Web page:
On the Chocolate Trail

Seeking A Shikker Challah

When I found this recipe for challah baked with brandy, it called out “Purim.” What could be better than a shikker challah to fulfill the Talmudic opinion of Rava: “One must drink on Purim until that person cannot distinguish between cursing Haman and blessing Mordechai.” (Megillah 7b)

Chaleh I
“Chaleh I” was published in the 1946 Jewish American Cook Book of over 1600 recipes, all previously published at the Forward . Not surprising for its day, it simply calls for yeast, though likely refers to fresh compressed. The instructions mention flour but doesn’t clarify whether to use all purpose or bread flour. I figure just regular flour. Would “hot oven” intend the oven temperature for most challah recipes today, around 350º? I wasn’t sure. Plus, its five pounds of flour would be unmanageable in my kitchen and consumption, so I try decreasing quantities. And most importantly for Purim purposes, how much is in a “small glass of brandy?” I substitute the iconic Slivovitz for the brandy since Polish Jews were big distillers of this plum brandy and it often appears at Shabbat kiddush. Sadly, despite several attempts, I couldn’t get the proportions right in my attempts at updating the recipe.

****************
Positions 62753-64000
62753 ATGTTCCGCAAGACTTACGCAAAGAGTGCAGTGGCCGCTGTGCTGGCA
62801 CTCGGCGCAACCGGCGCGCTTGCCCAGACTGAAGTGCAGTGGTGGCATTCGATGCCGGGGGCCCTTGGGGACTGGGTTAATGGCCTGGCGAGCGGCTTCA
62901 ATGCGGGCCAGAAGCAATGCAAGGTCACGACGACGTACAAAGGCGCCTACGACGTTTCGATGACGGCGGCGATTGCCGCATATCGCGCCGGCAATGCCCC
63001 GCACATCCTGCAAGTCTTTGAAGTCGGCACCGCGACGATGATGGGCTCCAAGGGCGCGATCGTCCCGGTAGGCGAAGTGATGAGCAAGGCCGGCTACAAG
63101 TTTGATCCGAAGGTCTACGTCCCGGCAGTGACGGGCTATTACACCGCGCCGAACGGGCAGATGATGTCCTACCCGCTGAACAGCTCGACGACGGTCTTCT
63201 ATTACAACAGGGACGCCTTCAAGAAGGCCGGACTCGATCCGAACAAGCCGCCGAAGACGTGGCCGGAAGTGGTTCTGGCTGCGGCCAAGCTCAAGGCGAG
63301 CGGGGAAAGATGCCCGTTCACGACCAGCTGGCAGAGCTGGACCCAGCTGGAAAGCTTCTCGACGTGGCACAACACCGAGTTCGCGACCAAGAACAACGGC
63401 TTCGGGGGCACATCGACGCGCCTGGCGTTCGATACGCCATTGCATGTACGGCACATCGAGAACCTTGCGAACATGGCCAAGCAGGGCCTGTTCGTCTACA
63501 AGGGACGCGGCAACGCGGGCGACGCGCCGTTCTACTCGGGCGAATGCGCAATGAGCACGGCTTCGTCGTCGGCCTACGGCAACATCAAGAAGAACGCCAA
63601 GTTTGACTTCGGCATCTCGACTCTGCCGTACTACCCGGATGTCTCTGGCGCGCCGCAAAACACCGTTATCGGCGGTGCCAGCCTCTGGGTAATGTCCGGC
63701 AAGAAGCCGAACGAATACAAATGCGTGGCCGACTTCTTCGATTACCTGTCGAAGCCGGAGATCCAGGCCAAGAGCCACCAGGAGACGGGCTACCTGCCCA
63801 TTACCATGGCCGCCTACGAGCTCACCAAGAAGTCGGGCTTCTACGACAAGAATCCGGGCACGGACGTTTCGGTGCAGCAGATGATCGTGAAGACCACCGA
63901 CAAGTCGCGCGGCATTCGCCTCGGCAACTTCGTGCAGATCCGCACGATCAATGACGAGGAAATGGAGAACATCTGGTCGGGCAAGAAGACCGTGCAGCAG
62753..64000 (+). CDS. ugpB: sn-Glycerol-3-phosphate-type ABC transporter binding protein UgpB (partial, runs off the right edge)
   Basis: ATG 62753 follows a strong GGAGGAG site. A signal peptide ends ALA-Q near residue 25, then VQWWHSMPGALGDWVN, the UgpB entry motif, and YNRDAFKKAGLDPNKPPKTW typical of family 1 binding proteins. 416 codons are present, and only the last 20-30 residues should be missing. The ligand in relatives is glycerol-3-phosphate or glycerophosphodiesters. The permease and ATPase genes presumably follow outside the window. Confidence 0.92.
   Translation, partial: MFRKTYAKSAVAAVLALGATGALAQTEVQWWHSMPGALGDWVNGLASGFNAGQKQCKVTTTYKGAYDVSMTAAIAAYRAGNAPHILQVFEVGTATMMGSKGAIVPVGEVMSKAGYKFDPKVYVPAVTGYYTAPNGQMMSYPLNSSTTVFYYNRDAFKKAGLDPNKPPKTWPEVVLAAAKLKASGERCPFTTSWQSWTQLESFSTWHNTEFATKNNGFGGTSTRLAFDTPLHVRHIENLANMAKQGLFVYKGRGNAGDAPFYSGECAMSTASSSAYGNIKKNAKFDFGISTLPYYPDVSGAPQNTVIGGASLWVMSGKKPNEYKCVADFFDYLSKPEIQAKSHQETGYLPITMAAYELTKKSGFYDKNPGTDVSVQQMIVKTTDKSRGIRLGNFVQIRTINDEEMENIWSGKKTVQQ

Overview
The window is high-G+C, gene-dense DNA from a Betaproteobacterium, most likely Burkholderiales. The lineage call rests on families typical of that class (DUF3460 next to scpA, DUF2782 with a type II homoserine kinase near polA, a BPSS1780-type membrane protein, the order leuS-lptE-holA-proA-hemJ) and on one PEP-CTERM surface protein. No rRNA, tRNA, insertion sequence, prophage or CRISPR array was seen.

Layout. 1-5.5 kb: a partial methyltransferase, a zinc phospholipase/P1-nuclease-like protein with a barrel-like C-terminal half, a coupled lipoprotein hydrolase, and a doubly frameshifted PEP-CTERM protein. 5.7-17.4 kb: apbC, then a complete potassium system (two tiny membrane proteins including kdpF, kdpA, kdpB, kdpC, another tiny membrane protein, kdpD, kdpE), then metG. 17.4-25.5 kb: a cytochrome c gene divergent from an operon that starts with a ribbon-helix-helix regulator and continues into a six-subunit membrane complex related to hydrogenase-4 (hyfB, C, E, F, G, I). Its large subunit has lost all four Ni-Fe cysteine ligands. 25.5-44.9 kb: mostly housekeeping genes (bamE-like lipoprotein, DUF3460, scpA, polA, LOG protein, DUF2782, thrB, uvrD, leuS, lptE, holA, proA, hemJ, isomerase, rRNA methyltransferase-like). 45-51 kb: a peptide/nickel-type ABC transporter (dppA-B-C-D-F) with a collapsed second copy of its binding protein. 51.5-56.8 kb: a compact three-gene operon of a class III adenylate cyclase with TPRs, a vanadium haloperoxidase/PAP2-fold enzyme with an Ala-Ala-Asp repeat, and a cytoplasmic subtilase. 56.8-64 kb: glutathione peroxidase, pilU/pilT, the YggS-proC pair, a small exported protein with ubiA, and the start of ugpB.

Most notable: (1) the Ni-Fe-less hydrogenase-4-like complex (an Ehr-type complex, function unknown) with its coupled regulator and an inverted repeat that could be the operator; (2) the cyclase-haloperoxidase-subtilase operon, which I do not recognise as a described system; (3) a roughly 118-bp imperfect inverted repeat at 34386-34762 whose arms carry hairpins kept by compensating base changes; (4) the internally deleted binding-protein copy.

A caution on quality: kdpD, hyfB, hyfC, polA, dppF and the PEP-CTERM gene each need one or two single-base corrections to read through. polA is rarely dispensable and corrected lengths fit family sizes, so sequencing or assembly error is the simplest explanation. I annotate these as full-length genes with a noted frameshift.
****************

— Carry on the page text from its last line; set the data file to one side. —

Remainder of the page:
Challah au Rum
Persisting in my quest for a liquor infused challah, I poked holes into a store bought, slightly stale challah. Dousing it with liquor transformed it into a boozy challah au rum.

And, then I remembered …. read more at the Jewish Week… and recipe.

For more about the #chocolatebabkaproject.

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On the Chocolate Trail

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